More About the Dealy Plaza Sixth Floor Museum
On November the 22nd America’s across the United States sat in stunned disbelief as the news broke that the iconic JFK had been shot and killed in Dallas. The assassination was to start a decade’s long debate on the motives of the killer Lee Harvey Oswald – and indeed spark debate among many theorists who question whether Oswald acted alone – or indeed if he was the killer at all.
Today those wishing to learn more about the events on that fateful day in November of 1963 can visit the Dealy Plaza Sixth Floor Museum at 411 Elm Street in Dallas.
The museum contains numerous exhibits which provide fascinating insights into the events of that day, as well as providing background about the President and the events that shocked not only the United States but people across the globe.
The sheer depth and scope of the various collections that can be found at the museum are simply staggering. With over 50,000 items the museum provides in-depth insight to anyone who is not only interested in the assassination of JFK but also into the turbulent times that characterized the 60’s and how the culture of that period of history has influenced our modern society.
There are a number of different collections – each focusing on one of the players in the drama that unfolded on that days and the weeks that followed.
Highlights include the Jack Ruby collection which examines the life of the man who would assassinate Lee Harvey Oswald in the basement of the Dallas police department. The collection includes oral presentations by those who knew Ruby, as well as photographs and other material from the nightclub that he ran – The Carousel Club. It also includes diaries and recollections of those who served on the jury when Ruby was tried.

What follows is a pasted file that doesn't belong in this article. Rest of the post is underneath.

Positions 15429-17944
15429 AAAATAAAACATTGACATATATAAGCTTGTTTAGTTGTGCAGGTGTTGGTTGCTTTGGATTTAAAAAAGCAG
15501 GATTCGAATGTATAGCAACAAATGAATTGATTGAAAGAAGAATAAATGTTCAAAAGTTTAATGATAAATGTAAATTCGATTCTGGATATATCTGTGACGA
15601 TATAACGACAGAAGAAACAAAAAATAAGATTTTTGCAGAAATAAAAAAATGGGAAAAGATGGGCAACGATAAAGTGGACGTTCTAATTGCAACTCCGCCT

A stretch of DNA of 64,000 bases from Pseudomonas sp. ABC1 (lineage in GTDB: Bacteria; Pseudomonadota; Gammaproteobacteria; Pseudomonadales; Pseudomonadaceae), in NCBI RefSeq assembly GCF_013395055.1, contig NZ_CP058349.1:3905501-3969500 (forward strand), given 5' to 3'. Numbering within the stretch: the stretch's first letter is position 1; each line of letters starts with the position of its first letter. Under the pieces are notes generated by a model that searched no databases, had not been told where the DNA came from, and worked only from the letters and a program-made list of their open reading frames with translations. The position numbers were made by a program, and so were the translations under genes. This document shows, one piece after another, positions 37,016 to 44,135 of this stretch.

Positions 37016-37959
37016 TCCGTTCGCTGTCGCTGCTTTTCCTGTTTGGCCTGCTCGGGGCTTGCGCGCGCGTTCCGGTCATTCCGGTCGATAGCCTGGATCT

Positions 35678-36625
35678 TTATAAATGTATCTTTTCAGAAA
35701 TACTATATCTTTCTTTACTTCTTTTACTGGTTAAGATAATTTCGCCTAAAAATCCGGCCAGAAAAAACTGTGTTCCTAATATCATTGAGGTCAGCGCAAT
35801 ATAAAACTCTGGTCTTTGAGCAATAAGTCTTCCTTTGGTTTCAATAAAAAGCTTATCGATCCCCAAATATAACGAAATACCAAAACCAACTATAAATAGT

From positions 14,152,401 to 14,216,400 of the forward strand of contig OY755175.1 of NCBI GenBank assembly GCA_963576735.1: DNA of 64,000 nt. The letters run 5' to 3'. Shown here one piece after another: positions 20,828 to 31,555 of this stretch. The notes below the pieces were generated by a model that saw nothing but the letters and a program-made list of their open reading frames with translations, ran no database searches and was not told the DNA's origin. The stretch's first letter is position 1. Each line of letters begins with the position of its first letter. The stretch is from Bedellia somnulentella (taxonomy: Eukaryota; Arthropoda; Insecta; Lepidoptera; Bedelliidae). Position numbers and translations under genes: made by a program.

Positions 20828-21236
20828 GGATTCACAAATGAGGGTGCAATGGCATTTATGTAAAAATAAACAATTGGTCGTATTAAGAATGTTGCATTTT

Another collection which will be of great interest to students of history and those who want to know more about the events surrounding the assassination is the Lee Harvey Oswald Collection. this collection also contains oral recordings of those who were involved with Oswald. the photographs, printed material, films and other artifacts provide a great insight into a man who has become a symbol of what might be called the death of an American dream.
There are other collections that provide a fascinating glimpse into a society that was shocked and deeply saddened by the passing of a President who had come to symbolize – at least for many the rebirth of America. For instance, the Dallas Times Herald collection features over 700 black and white images that neatly encapsulate the events leading up to assassination and the mood of a nation.
Admission to the museum is $16 for adults and special pricing is available for seniors and children. From Tuesday to Sunday the museum is open from 10 am to 6 pm and on Monday opening hours are from 12 pm to 6 pm. A cafe is available for light refreshments and a store is also on the premises.
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